The Latvian government passed a law banning “certain public events” on May 9, the date of Victory Day over Nazi Germany. According to the official document signed by Latvian President Egils Levits, the law aims to protect public health and morals, show solidarity with the people of Ukraine, and prevent the glorification of war, military aggression, totalitarianism, and false representations of historical events.
The law prohibits the holding of public shows, festive events, rallies, marches, and pickets in open-air public spaces. In addition, the use of fireworks is prohibited for 24 hours until 7 a.m. local time on May 10. Public events that are in line with the objectives of the law, such as events commemorating injured and deceased Ukrainians, will be allowed.
It is important to note that in Latvia, as in all of Europe, the anniversary of the victory over fascism in World War II is celebrated on May 8, since the unconditional capitulation of Germany was signed that day in Berlin, but in Moscow it came into force on May 9, 1945, due to the time difference. Despite this, thousands of Latvian citizens often take to the streets on May 9 to celebrate the victory over Nazi Germany and pay tribute to the millions of Soviet soldiers and civilians who died fighting fascism.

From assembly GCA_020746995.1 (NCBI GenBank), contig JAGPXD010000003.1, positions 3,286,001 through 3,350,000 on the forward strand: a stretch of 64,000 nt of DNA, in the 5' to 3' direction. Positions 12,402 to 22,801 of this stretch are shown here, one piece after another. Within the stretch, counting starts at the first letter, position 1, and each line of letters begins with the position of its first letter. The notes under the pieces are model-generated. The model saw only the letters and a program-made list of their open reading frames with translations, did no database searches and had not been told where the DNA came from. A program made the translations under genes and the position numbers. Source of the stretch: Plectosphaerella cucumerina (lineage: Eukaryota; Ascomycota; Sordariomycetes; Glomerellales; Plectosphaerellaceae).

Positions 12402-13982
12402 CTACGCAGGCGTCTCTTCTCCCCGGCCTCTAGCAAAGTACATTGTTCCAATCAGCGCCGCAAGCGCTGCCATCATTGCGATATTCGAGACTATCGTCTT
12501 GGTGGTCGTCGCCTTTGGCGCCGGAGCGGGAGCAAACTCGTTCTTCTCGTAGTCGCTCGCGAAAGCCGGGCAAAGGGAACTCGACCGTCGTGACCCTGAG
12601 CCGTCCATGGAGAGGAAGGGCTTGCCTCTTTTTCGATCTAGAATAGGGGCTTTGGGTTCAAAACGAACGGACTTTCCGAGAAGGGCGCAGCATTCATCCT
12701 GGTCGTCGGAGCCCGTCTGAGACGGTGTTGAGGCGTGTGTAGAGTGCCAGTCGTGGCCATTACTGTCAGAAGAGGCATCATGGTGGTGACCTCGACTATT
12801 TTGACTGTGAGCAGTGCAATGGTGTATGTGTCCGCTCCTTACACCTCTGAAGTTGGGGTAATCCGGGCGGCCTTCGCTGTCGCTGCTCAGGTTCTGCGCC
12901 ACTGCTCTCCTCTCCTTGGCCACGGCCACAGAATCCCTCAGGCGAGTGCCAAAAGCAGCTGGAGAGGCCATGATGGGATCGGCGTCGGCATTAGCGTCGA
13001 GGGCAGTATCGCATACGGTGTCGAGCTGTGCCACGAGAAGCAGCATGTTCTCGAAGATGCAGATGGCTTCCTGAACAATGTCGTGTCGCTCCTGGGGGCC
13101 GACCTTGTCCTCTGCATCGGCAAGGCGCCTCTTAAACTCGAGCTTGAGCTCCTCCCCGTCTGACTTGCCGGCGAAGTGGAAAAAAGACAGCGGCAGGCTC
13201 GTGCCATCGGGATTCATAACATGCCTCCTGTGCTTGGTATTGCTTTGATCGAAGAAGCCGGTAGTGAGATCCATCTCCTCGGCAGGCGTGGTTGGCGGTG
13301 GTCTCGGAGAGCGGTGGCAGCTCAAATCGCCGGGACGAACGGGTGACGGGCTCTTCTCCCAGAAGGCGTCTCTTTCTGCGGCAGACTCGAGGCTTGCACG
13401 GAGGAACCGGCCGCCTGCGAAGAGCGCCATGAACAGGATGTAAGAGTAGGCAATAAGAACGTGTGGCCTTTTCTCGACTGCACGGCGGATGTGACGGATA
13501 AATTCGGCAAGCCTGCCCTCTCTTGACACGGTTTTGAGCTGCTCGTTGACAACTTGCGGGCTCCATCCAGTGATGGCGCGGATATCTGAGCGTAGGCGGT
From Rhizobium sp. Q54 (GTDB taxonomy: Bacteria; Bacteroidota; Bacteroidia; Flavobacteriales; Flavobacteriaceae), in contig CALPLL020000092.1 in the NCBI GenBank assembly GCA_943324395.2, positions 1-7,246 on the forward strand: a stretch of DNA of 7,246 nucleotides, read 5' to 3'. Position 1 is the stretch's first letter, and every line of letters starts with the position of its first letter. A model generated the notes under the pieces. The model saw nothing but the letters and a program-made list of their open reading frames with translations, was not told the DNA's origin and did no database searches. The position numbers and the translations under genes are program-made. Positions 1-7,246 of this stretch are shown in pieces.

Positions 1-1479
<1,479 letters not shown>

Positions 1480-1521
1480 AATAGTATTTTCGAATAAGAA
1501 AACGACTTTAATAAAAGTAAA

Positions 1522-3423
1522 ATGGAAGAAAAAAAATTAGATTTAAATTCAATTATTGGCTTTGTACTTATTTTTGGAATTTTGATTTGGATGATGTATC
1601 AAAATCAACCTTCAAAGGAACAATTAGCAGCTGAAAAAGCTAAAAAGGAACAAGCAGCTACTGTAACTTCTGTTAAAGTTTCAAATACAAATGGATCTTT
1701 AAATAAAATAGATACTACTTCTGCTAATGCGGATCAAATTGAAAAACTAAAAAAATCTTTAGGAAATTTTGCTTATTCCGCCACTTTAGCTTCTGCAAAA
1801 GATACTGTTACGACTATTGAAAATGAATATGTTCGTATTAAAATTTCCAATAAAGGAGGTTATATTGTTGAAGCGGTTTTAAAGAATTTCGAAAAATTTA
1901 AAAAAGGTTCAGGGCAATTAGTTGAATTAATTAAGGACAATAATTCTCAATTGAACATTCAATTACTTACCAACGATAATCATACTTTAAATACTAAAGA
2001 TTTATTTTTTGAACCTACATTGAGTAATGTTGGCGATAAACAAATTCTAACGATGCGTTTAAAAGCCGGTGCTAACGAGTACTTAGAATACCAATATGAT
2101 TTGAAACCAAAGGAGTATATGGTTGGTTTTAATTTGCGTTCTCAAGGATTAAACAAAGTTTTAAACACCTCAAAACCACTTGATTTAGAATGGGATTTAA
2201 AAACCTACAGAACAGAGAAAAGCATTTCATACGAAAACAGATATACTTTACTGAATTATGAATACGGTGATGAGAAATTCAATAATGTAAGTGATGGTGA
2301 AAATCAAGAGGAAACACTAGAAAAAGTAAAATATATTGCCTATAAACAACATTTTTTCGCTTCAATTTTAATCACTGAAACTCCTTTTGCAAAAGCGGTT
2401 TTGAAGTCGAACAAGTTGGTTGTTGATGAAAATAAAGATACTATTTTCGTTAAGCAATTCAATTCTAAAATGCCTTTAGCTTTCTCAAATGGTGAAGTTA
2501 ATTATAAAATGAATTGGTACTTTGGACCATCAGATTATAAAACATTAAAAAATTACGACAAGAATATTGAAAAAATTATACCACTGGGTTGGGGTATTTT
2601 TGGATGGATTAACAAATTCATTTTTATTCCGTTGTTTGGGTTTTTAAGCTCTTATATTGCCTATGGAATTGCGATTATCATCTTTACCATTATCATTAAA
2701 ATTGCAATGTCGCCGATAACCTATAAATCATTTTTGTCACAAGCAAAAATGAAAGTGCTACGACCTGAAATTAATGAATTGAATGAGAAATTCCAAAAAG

In another ex-Soviet country, Moldova, Prime Minister Dorin Recean announced that citizens who wear the Saint George ribbon on Victory Day will be fined. The Prime Minister pointed out that, once the necessary regulations are ready, the Ministry of the Interior will announce how those who do not comply with the legislation will be documented and sanctioned. Recean stated that everyone should understand that these symbols are prohibited in Moldova.
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